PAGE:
ADVERTISEMENT

ADVERTISEMENT

ADVERTISEMENT

As Minnesota state races go, light year for TV ads

We are part of The Trust Project.

ST. PAUL — Television viewers may not detect it, but Minnesota's state-level races are generating far fewer ads this year than were aired four years ago.

Candidates and independent groups ran almost 20,000 fewer television spots as of mid-September as they did at roughly the same point in 2010, according to an analysis by the nonpartisan Center for Public Integrity that was published Wednesday.

The group's data doesn't examine spending in the races for Senate and congressional seats, which have accounted for the lion's share of ad activity in Minnesota this fall.

Here's a rundown:

___

ADVERTISEMENT

QUIET SO FAR:

As of Sept. 8, the cutoff point for the center's analysis, there were just shy of 3,800 combined ads aired in races for Minnesota governor and state auditor at a cost of $2 million.

The Democratic-aligned Alliance for a Better Minnesota Action Fund was responsible for 56 percent of the ads on the air, either promoting Democratic Gov. Mark Dayton or more commonly criticizing Republican opponent Jeff Johnson.

The 500 spots run by the Freedom Club State PAC that targeted Dayton and legislative Democrats accounted for a quarter of the total spending in the analysis.

Another 850 ads were aired either by State Auditor Rebecca Otto or her primary opponent, Matt Entenza.

A small fraction of the spots came from Johnson's three primary campaign challengers.

The Center for Public Integrity relied on research from Kantar Media/CMAG, which tracks political advertising and offers a widely accepted estimate of the money spent to air each spot. The calculations don't include the money spent on ads on radio, online and direct mail, as well as television ads on local cable systems or the cost of producing the messages. That means the total cost of spending on political ads could be significantly higher.

___

ADVERTISEMENT

HISTORICAL COMPARISON:

At this stage in the 2010 campaign, there were about 23,700 ads. The overall spending behind those ads amounted to $6.4 million more than was put into the commercials run so far this year.

It's important to note that Minnesota had a wide-open governor's race last time without an incumbent. Dayton, Entenza and former House Speaker Margaret Anderson Kelliher waged an expensive primary campaign that year.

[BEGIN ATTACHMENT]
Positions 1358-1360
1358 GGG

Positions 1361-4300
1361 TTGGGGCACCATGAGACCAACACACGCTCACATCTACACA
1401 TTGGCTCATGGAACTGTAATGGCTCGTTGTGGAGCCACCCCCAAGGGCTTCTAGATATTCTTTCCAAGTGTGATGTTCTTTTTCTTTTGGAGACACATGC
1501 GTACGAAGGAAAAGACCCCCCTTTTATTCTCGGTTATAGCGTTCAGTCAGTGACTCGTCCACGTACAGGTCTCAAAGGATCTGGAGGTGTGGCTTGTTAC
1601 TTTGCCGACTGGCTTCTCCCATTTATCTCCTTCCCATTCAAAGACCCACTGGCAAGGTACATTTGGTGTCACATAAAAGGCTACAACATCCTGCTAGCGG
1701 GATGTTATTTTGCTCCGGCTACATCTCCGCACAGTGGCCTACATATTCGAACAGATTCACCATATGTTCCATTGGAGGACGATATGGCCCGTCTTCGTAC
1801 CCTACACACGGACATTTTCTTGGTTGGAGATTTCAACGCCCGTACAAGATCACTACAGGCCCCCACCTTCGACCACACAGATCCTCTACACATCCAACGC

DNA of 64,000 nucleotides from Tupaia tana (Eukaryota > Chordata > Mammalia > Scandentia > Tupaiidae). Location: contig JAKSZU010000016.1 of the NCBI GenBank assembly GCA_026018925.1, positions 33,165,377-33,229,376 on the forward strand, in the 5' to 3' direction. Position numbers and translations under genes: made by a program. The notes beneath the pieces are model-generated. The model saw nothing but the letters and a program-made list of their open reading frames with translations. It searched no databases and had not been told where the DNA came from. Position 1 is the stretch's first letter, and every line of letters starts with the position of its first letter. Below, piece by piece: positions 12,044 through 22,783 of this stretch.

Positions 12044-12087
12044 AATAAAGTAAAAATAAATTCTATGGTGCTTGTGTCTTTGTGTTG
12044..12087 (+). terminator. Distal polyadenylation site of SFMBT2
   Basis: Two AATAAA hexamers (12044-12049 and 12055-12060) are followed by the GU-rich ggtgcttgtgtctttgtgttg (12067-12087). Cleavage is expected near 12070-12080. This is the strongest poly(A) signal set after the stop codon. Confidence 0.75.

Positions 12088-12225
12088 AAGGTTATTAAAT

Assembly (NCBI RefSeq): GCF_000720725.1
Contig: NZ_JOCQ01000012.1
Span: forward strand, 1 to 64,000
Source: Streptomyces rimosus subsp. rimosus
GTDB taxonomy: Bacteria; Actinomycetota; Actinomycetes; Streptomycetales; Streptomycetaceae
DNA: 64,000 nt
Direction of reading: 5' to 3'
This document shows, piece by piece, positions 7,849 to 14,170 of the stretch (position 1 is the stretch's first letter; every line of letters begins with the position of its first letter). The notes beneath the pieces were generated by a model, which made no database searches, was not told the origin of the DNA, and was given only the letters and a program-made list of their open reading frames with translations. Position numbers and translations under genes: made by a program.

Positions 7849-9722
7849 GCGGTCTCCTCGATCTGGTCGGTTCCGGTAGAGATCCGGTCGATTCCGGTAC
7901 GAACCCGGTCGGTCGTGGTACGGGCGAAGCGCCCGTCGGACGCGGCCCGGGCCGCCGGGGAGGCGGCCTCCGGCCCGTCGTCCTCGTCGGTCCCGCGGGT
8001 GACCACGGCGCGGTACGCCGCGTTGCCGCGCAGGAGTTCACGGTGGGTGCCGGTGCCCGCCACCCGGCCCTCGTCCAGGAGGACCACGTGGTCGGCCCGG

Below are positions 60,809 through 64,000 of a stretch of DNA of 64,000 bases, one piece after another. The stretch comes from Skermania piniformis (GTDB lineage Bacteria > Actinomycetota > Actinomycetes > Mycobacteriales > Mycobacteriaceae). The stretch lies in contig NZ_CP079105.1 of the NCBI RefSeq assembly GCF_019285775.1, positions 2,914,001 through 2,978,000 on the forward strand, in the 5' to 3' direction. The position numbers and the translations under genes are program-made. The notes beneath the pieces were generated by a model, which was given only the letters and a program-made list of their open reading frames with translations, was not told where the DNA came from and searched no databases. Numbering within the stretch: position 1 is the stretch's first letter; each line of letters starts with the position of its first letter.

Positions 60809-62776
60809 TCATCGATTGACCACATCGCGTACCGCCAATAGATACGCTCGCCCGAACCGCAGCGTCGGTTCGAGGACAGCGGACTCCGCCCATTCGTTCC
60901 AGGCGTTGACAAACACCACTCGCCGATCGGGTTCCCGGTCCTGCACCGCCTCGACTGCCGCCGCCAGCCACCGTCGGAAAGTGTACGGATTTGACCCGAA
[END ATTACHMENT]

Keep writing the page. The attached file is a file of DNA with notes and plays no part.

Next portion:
And groups allied both with Democrats and Republicans were more active earlier.

___

RAMPING UP:

The analysis misses out on more-recent spending by the state Democratic Party and by Dayton himself.

The DFL is a week into a television ad campaign that will cost more than $1 million. Dayton launched his first ad this week and is primed to spend more than $1.3 million on commercials between now and the election. Attorney General Lori Swanson and Secretary of State candidate Steve Simon, both Democrats, have locked in time for late next month.

ADVERTISEMENT

While Johnson hasn't booked any time yet in his governor's bid, he insists he'll have an ad presence before the end of the month.

___

Online:

Center for Public Integrity: http://www.publicintegrity.org/who-calls-shots

Related Topics: STEVE SIMON
What to read next
Experts warn that simply claiming the benefits may create paper trails for law enforcement officials in states criminalizing abortion. That will complicate life for the dozens of corporations promising to protect, or even expand, the abortion benefits for employees and their dependents.
Dear Mayo Clinic: I am 42 and recently was diagnosed with diabetes. My doctor said I could manage the condition with diet and exercise for now but suggested I follow up with a cardiologist. As far as I know, my heart is fine. What is the connection between diabetes and heart health?
In Minnesota, abortion is protected by the state’s constitution and is legal up to the point of viability, which is generally thought to begin at about 24 weeks, when the fetus can survive outside the womb. Those who work with Minnesotans who seek abortions say barriers, both legal and practical, forced some to travel to Colorado, Nebraska, New Mexico, Washington, D.C., and Wisconsin even prior to the Supreme Court’s decision.
"Minding Our Elders" columnist says it's important to remember that we can't "fix" aging for our parents, but we can listen with empathy and validate their feelings.